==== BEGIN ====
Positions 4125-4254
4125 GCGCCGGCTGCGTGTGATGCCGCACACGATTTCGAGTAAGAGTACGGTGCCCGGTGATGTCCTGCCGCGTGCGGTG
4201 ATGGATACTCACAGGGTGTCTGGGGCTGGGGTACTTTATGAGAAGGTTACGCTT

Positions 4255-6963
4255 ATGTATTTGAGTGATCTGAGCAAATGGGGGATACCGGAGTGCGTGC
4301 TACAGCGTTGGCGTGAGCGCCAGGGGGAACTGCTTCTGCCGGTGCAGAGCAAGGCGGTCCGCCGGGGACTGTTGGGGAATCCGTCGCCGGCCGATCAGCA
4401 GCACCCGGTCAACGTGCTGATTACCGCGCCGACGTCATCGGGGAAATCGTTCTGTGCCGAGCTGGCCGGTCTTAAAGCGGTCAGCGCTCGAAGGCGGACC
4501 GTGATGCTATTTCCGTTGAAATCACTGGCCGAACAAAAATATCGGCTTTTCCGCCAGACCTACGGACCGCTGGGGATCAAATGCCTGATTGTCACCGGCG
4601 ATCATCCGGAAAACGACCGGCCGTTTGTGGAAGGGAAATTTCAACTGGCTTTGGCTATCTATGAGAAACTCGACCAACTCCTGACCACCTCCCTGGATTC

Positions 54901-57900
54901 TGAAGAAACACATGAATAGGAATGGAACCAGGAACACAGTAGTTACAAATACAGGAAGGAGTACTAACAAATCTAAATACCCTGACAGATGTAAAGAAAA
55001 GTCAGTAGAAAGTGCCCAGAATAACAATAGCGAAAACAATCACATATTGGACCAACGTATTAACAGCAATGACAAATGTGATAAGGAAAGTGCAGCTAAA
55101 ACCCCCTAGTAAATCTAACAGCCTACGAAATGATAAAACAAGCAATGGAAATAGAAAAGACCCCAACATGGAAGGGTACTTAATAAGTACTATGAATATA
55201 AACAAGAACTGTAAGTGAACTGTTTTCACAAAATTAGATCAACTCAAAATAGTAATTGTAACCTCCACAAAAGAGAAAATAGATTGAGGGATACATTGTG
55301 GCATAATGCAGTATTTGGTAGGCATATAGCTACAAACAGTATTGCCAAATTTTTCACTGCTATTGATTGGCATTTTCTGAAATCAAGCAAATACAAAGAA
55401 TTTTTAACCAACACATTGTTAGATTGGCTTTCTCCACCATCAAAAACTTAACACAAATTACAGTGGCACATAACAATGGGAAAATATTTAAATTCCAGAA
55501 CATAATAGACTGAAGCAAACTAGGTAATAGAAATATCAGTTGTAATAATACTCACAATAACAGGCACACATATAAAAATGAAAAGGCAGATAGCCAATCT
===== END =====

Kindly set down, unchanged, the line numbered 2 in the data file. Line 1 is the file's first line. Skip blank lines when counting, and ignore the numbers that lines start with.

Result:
4125 GCGCCGGCTGCGTGTGATGCCGCACACGATTTCGAGTAAGAGTACGGTGCCCGGTGATGTCCTGCCGCGTGCGGTG